Some men having radiotherapy for bowel or bladder cancer may find that their erections are not as strong as before. Or they may be able to get an erection but then lose it. 

These side effects tend to come on gradually over several months following your treatment. They are due to the radiotherapy causing scar tissue that damages the nerves and blood vessels that help you to get an erection. There is information about managing erection problems further down this page.

Lowered interest in sex

You may also find you are less interested in sex following radiotherapy to the pelvis. Radiotherapy to the areas close to the testicles may lower your production of testosterone. Testosterone is the hormone that gives you your sexual desire. If you produce less testosterone, your interest in sex will be lower.

But this does not happen to most men who have radiotherapy to the pelvis. You may feel that your desire for sex is lower but it may be due to other reasons, including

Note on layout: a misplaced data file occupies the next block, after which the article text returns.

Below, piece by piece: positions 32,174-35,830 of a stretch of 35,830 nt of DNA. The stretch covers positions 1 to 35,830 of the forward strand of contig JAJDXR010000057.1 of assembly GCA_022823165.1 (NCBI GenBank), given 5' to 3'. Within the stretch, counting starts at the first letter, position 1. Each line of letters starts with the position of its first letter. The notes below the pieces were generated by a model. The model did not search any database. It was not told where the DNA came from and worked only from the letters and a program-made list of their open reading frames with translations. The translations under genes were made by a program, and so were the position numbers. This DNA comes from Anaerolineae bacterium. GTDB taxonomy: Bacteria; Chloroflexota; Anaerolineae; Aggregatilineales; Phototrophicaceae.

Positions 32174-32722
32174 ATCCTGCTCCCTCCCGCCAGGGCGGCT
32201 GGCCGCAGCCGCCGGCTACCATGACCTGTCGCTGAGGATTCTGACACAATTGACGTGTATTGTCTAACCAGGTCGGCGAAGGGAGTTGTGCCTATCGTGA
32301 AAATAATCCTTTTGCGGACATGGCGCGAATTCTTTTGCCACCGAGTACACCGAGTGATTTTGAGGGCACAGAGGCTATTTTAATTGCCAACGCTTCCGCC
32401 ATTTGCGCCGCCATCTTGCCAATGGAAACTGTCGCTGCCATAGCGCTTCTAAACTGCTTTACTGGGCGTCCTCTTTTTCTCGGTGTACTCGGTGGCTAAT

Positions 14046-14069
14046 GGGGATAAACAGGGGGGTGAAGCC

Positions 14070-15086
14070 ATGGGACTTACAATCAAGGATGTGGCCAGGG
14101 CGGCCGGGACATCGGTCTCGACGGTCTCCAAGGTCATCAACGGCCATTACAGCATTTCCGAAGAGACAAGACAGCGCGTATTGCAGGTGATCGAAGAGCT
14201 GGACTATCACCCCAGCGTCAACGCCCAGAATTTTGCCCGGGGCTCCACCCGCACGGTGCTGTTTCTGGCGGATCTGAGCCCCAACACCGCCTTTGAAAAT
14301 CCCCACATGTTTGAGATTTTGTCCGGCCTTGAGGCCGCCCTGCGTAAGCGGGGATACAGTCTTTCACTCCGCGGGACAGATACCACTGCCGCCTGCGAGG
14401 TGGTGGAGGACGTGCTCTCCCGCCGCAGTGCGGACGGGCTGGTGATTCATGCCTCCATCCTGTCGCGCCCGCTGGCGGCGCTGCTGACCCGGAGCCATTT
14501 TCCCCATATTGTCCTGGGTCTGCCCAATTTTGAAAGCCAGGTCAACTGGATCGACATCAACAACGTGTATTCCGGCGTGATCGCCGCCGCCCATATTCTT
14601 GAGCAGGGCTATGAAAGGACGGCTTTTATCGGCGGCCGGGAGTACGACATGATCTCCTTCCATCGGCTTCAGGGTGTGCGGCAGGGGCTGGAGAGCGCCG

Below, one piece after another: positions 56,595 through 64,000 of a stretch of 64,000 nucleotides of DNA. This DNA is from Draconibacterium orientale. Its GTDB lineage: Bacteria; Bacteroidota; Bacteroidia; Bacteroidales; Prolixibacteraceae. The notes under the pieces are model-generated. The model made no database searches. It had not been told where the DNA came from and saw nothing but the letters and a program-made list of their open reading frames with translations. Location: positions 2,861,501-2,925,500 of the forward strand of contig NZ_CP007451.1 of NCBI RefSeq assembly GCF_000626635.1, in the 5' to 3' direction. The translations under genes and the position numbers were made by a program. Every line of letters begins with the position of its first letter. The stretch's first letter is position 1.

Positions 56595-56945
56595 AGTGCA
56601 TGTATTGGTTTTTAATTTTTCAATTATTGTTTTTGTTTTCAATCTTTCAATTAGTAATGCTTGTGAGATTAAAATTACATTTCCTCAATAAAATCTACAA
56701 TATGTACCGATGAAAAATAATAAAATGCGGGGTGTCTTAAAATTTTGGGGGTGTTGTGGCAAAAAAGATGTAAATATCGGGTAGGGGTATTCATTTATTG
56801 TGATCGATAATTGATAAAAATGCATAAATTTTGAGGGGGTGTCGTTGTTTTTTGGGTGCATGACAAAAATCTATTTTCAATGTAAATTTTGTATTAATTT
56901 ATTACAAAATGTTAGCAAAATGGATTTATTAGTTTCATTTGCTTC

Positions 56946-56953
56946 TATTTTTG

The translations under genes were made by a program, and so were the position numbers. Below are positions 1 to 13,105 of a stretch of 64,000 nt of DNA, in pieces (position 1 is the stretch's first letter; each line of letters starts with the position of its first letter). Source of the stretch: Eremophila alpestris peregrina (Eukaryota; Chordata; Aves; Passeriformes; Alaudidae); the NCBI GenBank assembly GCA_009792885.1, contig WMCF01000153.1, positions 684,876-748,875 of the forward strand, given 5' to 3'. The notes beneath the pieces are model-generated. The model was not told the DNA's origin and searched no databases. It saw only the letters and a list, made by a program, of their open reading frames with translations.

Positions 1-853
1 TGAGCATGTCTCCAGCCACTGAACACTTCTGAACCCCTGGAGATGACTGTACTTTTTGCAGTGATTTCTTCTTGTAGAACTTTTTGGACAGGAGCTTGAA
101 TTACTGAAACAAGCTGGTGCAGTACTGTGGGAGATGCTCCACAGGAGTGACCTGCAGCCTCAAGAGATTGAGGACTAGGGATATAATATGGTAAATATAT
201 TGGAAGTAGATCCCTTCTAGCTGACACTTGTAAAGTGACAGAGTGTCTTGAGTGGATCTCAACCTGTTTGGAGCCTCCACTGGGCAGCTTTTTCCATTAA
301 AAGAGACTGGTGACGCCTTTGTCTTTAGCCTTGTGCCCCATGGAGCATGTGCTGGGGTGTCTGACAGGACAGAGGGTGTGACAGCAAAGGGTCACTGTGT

Usually these problems disappear once your treatment finishes and your interest in sex will go back to normal. But it may take a bit of time, so don’t worry too much if you don’t feel like having sex for a while. There is information about coping with a lower interest in sex below.

There is information about fertility and radiotherapy in our section about radiotherapy side effects.

 

Hormone therapy

Prostate cancer is the most common men's cancer to be treated with hormones. Testosterone is thought to stimulate the growth of prostate cancer cells. So you may have treatment to block testosterone from working, or to stop your body producing it. There is more about this in the section on hormone therapy for prostate cancer.